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Palestinian protests against Al-Aqsa searches grow

PALESTINIAN PROTESTS AGAINST AL-AQSA SEARCHES GROW

Between the sounds of prayers, protest chants and stun grenades, rare signs of an organized Palestinians protest movement began to emerge around Jerusalem's Al-Aqsa mosque as ever-growing crowds continued to gather outside the flashpoint holy site.

Local Christian clergy joined the imams of Al-Aqsa on Tuesday in leading thousands of worshippers to the mosque's perimeter, where they prayed the sunset and night prayers without entering, in protest against new metal detectors Israel installed at the gates of the holy site.

The crowd had swelled over several hours of rallies and prayers headed by religious leaders without any confrontation with Israeli security forces until they appeared to respond heavily to a bottle being thrown at them.

The Palestinian Red Crescent said 34 people were injured in the resulting clashes as police forced the worshippers away, including former Grand Mufti of Jerusalem Sheikh Ikrema Sabri who was injured by a rubber bullet.

"We won't enter through the gates of the Zionists, we will enter through the gates of Allah," a protester at Lions Gate, who did not want to be named, told Anadolu Agency.

Ofer Zalzberg, a security analyst for think tank Crisis Group, told Anadolu Agency the protests were different from clashes between Palestinian youth and Israeli security forces in 2015, which were more violent but involved far fewer people.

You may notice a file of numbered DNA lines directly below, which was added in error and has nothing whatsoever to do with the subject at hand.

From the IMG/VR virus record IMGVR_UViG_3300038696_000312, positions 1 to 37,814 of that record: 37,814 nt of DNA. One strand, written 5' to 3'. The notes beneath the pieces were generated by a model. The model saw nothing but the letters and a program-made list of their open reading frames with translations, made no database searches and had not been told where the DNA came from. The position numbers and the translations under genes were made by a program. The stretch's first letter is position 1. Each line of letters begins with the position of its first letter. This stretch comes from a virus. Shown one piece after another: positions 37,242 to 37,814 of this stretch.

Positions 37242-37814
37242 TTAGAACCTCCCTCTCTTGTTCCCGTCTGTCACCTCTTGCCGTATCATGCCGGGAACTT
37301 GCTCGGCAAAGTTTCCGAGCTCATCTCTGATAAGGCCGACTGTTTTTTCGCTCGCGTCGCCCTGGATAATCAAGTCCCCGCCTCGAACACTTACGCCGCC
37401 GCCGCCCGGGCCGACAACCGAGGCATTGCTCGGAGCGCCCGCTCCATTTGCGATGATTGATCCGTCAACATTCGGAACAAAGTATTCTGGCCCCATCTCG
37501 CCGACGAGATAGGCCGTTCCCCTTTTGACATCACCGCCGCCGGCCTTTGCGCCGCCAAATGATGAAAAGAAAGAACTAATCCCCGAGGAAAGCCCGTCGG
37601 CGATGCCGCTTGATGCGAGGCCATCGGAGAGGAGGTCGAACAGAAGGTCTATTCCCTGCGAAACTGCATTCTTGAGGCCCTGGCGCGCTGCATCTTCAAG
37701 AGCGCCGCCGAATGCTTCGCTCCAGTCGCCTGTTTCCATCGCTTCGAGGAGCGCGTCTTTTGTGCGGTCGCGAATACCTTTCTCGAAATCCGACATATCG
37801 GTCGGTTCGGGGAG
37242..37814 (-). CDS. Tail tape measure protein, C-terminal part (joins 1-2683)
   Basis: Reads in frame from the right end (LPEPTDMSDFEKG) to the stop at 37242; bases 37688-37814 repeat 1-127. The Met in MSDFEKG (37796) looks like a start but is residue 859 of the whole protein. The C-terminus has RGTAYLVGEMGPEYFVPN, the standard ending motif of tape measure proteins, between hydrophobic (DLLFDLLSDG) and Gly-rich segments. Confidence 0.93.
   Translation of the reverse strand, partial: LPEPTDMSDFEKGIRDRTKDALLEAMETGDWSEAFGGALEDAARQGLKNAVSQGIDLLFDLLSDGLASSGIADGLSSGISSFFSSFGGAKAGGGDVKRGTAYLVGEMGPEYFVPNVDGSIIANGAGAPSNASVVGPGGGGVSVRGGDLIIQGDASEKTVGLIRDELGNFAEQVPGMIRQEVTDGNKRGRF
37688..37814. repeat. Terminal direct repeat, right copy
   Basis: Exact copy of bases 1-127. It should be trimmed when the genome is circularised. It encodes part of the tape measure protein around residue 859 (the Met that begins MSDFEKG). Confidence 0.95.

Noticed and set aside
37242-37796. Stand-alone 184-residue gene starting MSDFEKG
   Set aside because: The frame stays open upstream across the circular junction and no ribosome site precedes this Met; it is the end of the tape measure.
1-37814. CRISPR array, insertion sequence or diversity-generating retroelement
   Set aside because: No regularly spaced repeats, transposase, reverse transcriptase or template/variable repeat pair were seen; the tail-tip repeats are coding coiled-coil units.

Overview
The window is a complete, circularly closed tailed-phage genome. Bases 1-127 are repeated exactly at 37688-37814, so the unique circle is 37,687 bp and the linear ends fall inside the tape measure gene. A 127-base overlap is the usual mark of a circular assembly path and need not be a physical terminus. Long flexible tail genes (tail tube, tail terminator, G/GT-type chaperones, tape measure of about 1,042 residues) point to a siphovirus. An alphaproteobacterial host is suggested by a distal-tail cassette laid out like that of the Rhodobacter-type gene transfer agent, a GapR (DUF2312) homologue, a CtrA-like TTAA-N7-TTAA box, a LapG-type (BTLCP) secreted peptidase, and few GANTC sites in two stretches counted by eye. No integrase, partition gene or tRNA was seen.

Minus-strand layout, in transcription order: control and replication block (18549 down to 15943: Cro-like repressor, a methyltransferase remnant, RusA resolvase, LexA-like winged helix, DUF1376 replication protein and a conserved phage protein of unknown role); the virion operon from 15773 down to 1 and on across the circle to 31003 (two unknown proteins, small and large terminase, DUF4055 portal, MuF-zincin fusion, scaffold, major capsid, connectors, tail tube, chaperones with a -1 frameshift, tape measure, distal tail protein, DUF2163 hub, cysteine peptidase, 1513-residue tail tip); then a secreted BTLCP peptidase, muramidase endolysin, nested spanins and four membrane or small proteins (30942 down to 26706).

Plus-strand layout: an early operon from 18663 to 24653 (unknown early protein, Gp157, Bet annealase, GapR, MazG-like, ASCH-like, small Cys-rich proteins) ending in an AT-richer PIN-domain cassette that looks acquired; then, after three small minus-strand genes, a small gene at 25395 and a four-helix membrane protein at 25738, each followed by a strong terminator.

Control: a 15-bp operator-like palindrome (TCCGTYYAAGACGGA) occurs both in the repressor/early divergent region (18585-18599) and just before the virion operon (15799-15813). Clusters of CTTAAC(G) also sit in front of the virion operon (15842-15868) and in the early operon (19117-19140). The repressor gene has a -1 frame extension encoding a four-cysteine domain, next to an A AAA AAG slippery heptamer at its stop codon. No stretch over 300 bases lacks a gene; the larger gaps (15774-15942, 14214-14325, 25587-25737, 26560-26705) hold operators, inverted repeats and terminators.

"Now we are seeing something very different. We are seeing increasingly larger mobilization of the population of East Jerusalem in non-violent protests against the measures they abhor," he said.

"This is remarkable against the backdrop of 17 years now that Israel has a policy of preventing the emergence of any organized political activities by Palestinians in East Jerusalem."

Zalzberg added "East Jerusalem in many ways is leaderless, nevertheless we are seeing the Arab part of the city is able to muster collective action."

Israel has defended the controversial new metal detectors, which were installed in response to a deadly shootout inside the mosque on Friday, claiming they were no different to security measures at other religious sites.

Palestinians have, however, accused Israel of trying to alter the "status quo"-a delicate balance of prayer and visiting rights at the holy site-by imposing searches on worshippers.

Sabri told Anadolu Agency on Monday that Israel was trying to "impose its sovereignty over Al-Aqsa" and called for Muslims not to enter the mosque until the metal detectors are removed.

The leading faction in the Palestinian Authority (PA), Fatah, has called for a "Day of Rage" in the occupied West Bank on Wednesday, though many of the chants during Tuesday night protests were directed against the PA itself.

The protests have grown daily since Al-Aqsa was reopened on Sunday after a two-day closure in response to shootout that killed two Israeli police officers and three Palestinians.

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